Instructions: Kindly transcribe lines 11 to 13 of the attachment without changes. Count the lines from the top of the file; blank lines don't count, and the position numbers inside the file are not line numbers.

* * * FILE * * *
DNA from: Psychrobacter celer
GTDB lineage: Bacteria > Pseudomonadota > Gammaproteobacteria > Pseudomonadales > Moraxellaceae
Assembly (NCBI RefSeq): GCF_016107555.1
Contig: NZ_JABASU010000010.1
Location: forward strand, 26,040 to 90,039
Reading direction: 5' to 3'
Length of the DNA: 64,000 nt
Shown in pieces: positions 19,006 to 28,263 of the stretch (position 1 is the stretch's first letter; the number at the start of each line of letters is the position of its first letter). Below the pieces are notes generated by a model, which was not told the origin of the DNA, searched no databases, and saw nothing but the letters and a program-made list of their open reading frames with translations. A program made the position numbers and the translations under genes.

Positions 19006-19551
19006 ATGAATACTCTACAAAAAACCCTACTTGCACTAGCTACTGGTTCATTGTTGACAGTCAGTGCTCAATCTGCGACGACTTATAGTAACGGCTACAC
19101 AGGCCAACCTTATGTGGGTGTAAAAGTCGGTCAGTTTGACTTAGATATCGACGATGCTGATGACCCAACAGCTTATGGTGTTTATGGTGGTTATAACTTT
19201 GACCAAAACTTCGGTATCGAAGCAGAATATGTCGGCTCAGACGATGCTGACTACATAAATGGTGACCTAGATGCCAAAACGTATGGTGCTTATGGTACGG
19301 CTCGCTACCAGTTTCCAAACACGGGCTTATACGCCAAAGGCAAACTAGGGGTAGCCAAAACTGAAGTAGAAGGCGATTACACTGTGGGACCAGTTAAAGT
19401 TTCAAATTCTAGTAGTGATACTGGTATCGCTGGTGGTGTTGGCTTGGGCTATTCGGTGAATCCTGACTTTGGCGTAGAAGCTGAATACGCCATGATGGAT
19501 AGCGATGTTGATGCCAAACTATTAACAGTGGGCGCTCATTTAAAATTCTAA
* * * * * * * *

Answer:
19101 AGGCCAACCTTATGTGGGTGTAAAAGTCGGTCAGTTTGACTTAGATATCGACGATGCTGATGACCCAACAGCTTATGGTGTTTATGGTGGTTATAACTTT
19201 GACCAAAACTTCGGTATCGAAGCAGAATATGTCGGCTCAGACGATGCTGACTACATAAATGGTGACCTAGATGCCAAAACGTATGGTGCTTATGGTACGG
19301 CTCGCTACCAGTTTCCAAACACGGGCTTATACGCCAAAGGCAAACTAGGGGTAGCCAAAACTGAAGTAGAAGGCGATTACACTGTGGGACCAGTTAAAGT